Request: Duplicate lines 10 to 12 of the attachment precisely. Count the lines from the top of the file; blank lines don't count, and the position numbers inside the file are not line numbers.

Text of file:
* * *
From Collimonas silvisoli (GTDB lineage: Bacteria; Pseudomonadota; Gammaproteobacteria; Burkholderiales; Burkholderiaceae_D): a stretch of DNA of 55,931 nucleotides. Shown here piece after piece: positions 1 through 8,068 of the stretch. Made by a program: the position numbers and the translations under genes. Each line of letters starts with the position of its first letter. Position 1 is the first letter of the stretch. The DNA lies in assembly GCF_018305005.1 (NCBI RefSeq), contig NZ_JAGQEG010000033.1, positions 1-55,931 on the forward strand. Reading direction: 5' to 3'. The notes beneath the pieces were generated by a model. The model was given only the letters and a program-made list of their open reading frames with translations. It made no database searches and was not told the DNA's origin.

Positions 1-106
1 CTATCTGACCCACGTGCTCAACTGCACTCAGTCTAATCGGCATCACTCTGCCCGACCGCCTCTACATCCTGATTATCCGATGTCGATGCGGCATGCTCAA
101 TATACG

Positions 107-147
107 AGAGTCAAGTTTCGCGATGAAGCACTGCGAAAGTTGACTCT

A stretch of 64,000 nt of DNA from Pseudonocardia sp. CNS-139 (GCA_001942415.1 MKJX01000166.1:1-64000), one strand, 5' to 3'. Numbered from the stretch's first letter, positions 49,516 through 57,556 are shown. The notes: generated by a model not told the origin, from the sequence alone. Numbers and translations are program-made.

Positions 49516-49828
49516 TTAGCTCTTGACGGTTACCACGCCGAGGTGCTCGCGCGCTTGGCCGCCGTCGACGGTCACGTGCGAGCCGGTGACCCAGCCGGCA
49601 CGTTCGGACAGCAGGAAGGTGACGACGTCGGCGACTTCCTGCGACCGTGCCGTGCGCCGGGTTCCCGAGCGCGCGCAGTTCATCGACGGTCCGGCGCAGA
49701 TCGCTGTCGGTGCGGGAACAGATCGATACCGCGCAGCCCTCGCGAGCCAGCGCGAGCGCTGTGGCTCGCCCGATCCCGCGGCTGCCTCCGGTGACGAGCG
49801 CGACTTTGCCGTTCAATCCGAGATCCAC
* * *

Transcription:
49601 CGTTCGGACAGCAGGAAGGTGACGACGTCGGCGACTTCCTGCGACCGTGCCGTGCGCCGGGTTCCCGAGCGCGCGCAGTTCATCGACGGTCCGGCGCAGA
49701 TCGCTGTCGGTGCGGGAACAGATCGATACCGCGCAGCCCTCGCGAGCCAGCGCGAGCGCTGTGGCTCGCCCGATCCCGCGGCTGCCTCCGGTGACGAGCG
49801 CGACTTTGCCGTTCAATCCGAGATCCAC